advantage of the rising resistance mood of residents, vendors, ordinary women, HIV activists and link it in with the ZCTU stay away. Already there is the idea of renting activists to stop commuter buses from ferrying people to work, blocking roads and attacking the police so that there will be violence and people will not go to work. This must be stopped as it promotes the idea that only a few can solve the crisis. This idea does not recognize the role that workers, students, vendors and the urban poor can play in unseating a dictator and changing the system.
Another weakness currently is that though the masses are making demands that challenge Mugabe and Gono’s neoliberal free market policies the MDC leadership have narrowed it down only to democratic, anti-dictatorship demands. It is interesting to note that Mutambara leader of the other faction, who is now aligning himself more with Tsvangirai faction and wants reconciliation with, is the one taking an anti imperialist stance in his speeches.
Foreign Intervention?
There have been calls from several regional civic society bodies and individuals in an advert in the private Sunday press calling for some sort of foreign intervention to solve the Zimbabwean crisis. But the crisis is more than a political crisis. The political crisis in Zimbabwe derives from the economic and social crisis. This economic social crisis is as a
result of the drive of the investor classes, both local and foreign, to make money. The barbaric price rises of 300% in just 2 weeks this month are testimony to this fact. Any intervention will be to safeguard the system of exploitation and profit.
The calls for military intervention are mere dreams. The horrific reports of interventions in Somalia, Sudan, the DRC and others show what kind of “liberation” will be offered – intervention will be to further the aims of the elite and the ruling class. Following interventions across the globe; Ellen Johnson- Sirleaf implements the worst neo-liberal policies in Liberia; Karzai oversees construction of the most modern building in Kabul to cater for the whims of the elite while those outside the capital still lack reliable water and electricity; thousands are fleeing Mogadishu while Ethiopian soldiers unleash “peace, stability, law and order”; UN troops are involved in child sex trading in the DRC. In all these cases, and more, the disastrous neo-liberal policies demanded by ruling classes are carried out on the same scale or worse than before. Furthermore, the SADC meeting in Tanzania this month also shows what kind of people are being called on to intervene. Further, intervention in Afghanistan and Iraq based on ruling class agendas leads to more of the same.
Intervention must be called for by the struggling masses of Zimbabwe themselves on the basis of assisting the masses – not the investors whose ruinous policies caused the crisis in the first place. The cry of “Viva Zimbabwe Viva!” by liberals simply masks the class nature of the crisis in Zimbabwe. The rich investors still go on their boat cruises on Kariba, while ordering live prawns and crabs from Spar Borrowdale Brooke and other shops in Sam Levy’s Village, while the rest of us walk to work.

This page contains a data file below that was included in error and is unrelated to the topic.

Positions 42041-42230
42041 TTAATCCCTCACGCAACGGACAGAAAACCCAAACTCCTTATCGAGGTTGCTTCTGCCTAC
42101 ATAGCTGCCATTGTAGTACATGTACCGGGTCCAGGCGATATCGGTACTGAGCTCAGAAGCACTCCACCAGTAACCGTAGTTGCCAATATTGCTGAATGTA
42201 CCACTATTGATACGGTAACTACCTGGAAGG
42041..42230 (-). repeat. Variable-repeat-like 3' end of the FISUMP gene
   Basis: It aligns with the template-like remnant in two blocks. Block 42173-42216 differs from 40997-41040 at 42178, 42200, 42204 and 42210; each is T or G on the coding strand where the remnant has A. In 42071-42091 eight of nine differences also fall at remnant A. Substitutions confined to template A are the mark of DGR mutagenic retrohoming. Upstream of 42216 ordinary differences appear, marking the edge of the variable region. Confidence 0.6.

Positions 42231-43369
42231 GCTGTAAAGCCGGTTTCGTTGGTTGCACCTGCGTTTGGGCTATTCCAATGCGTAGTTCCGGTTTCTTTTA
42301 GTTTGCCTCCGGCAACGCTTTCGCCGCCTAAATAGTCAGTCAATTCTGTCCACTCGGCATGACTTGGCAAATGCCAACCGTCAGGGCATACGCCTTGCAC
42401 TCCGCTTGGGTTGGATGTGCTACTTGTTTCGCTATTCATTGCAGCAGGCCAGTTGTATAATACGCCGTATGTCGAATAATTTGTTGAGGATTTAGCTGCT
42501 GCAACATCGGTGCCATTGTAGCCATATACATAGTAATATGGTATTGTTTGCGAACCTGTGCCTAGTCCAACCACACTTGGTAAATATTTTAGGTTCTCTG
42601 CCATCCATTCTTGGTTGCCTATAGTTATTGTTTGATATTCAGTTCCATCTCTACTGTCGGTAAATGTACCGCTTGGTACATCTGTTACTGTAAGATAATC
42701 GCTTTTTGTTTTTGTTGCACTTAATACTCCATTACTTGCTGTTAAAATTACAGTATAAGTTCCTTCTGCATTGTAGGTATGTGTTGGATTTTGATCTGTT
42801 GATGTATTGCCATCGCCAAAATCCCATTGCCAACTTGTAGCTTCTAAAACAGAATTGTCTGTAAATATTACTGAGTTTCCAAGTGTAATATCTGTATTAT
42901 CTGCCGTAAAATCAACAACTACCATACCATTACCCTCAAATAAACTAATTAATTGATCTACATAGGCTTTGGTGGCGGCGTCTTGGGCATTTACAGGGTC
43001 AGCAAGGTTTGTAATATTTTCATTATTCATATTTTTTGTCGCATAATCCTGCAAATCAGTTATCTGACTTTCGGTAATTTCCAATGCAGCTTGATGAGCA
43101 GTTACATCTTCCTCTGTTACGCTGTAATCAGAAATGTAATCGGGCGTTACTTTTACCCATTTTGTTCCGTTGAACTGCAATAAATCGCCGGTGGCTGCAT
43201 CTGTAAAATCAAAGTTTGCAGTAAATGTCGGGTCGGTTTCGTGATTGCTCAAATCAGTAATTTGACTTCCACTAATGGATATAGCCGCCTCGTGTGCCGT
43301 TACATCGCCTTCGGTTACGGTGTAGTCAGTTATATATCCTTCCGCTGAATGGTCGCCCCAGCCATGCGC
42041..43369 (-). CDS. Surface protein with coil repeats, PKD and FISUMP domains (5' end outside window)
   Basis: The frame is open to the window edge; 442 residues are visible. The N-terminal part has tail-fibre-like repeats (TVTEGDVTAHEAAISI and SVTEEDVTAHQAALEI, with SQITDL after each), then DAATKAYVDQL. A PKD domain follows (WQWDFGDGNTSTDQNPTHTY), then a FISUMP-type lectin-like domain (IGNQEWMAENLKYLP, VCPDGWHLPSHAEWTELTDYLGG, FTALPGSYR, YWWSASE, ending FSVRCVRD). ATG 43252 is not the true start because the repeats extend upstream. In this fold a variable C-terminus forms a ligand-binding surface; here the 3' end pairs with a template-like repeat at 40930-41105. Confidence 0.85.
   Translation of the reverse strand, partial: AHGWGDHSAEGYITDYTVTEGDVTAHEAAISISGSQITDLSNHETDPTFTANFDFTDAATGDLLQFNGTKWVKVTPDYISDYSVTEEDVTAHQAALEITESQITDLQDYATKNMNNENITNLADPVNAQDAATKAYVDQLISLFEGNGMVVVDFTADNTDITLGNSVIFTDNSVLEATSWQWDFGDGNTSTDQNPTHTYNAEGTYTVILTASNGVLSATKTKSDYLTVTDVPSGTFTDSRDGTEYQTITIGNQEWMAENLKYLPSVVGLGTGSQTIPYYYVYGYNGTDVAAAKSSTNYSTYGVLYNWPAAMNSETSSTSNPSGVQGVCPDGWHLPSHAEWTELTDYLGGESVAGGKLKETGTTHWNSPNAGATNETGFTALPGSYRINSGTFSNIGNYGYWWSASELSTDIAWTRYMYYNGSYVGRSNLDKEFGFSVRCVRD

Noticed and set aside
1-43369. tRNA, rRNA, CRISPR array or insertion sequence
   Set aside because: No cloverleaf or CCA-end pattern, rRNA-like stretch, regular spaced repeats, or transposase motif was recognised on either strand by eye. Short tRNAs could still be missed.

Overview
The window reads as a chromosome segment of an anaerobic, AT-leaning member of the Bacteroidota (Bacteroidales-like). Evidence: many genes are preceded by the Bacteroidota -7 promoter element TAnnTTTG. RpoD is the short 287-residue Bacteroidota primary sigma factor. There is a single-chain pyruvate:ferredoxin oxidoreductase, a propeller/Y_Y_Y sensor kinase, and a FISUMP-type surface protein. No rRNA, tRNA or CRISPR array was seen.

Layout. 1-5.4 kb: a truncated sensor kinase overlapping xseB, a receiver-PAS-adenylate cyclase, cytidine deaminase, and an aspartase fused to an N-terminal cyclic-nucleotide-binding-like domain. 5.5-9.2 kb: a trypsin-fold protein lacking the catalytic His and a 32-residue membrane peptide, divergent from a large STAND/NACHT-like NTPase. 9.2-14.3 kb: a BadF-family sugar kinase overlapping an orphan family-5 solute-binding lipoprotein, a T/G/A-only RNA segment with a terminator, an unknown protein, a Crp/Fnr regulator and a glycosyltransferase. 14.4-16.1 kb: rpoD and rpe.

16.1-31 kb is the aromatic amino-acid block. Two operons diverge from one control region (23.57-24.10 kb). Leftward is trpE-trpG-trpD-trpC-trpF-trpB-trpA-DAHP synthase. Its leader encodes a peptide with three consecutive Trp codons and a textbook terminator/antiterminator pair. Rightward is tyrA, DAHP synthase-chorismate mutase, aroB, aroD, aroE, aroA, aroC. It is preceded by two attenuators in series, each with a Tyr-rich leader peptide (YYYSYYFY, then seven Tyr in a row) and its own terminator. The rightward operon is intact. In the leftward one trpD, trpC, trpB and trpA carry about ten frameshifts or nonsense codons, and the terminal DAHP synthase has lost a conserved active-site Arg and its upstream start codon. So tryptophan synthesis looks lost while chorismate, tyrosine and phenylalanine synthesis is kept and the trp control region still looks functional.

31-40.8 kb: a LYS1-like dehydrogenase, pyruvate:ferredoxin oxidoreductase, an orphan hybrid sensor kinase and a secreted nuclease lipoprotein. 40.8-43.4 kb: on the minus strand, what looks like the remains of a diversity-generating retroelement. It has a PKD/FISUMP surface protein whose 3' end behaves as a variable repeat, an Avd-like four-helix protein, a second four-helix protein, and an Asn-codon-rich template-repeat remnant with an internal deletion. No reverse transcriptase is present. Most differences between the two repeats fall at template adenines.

Mujuru or Mnangagwa?
A brief mention must be made here of the ZANU-PF Politburo meeting of Friday 30 March 2007 as it surprised a few
observers.
At the ZANU-PF December 2006 Congress, Mugabe failed to get support for an extension of his stolen term to 2010.
The provincial delegates refused to ratify his proposal. Yet Mugabe managed to do so at the 30 March Politburo meeting. The answer is that both main factions in the party are headed by a business elite - neither of whom is able, or rather willing, to mobilise popular support. This is why Mugabe, on the other hand, turned up with bus loads of supporters. Mnangagwa having concerns in the DRC while Mujuru has diamond concerns locally and is allied to big business in this country. Both factions leaders prefer a quicker solution to the economic crisis facing the country.
Similarly, Mugabe will have his way over the 2 factions in the campaign for the Parliamentary and Presidential elections next year when Parliament is reduced to a span of 3 years. All this means that the radical genuine anti-neo-liberal activists and fighters in the Zimbabwe Social Forum will have the better hand in the fight against neo-liberalism in this country. But to be effective, these activists must link up with genuine anti-neo-liberal activists in both the MDC and ZANUPF to lead a truly mass movement in both the towns, cities and country-side to unseat capitalism in Zimbabwe and provide an inspiration to others in the region and beyond.
What then is the way forward?
April 3 & 4 are very critical in the way forward of the current wave of resistance that has emerged. We must go all out to mobilize for ZCTU stay away – for participation of workers and ordinary people in it not just the paid youths. This way the resistance will be sustained as it will move to another action in follow up. This movement will talk about bread and butter issues, also saying no to current police brutality and state of emergency that Zanu PF has declared. Already radical structures of ZSF are mobilizing for the stay away, supporting the ZCTU call. This is the only way to counter the bombing campaign that is being encouraged. With ZCTU and ZSF leading the masses will follow with broadened demands that are on the left of what Mugabe is saying. Radical MDC activists must also join in this campaign. This action will stop Mugabe from running next year and provide concrete, working class based arguments, to solve
Zimbabwe’s crisis permanently. Mass Action ndizvo.
ISO National CO-Ordinating Committee

5 comments:

Dave Riley said...

Audio:Interview with Munyaradzi Gwisai: Former MDC member of parliament; member of the national coordinating committee of the International Socialist Organisation in Zimbabwe the interview was conducted by ABC Radio in Australia.

Dave Riley said...

Interview is here. You can import it into your blog if you want by clicking on player and going to Odeo